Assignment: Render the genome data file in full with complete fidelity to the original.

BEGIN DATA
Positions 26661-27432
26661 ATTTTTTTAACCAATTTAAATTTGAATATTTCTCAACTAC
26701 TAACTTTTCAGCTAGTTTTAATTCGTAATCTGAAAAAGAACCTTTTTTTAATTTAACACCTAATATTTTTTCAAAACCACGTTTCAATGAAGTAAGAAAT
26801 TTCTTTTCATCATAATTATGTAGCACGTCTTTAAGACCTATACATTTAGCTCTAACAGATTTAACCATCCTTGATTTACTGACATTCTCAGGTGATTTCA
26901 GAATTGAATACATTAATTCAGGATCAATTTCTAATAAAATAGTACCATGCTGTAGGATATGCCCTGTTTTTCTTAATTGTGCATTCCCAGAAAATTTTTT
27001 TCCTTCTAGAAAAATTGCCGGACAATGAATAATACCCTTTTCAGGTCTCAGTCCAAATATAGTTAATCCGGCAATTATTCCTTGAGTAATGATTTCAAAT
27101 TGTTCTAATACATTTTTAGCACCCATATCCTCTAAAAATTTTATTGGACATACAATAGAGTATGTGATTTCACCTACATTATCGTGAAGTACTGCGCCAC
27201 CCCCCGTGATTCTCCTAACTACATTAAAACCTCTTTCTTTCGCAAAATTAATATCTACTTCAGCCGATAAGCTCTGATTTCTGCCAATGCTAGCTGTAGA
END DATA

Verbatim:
Positions 26661-27432
26661 ATTTTTTTAACCAATTTAAATTTGAATATTTCTCAACTAC
26701 TAACTTTTCAGCTAGTTTTAATTCGTAATCTGAAAAAGAACCTTTTTTTAATTTAACACCTAATATTTTTTCAAAACCACGTTTCAATGAAGTAAGAAAT
26801 TTCTTTTCATCATAATTATGTAGCACGTCTTTAAGACCTATACATTTAGCTCTAACAGATTTAACCATCCTTGATTTACTGACATTCTCAGGTGATTTCA
26901 GAATTGAATACATTAATTCAGGATCAATTTCTAATAAAATAGTACCATGCTGTAGGATATGCCCTGTTTTTCTTAATTGTGCATTCCCAGAAAATTTTTT
27001 TCCTTCTAGAAAAATTGCCGGACAATGAATAATACCCTTTTCAGGTCTCAGTCCAAATATAGTTAATCCGGCAATTATTCCTTGAGTAATGATTTCAAAT
27101 TGTTCTAATACATTTTTAGCACCCATATCCTCTAAAAATTTTATTGGACATACAATAGAGTATGTGATTTCACCTACATTATCGTGAAGTACTGCGCCAC
27201 CCCCCGTGATTCTCCTAACTACATTAAAACCTCTTTCTTTCGCAAAATTAATATCTACTTCAGCCGATAAGCTCTGATTTCTGCCAATGCTAGCTGTAGA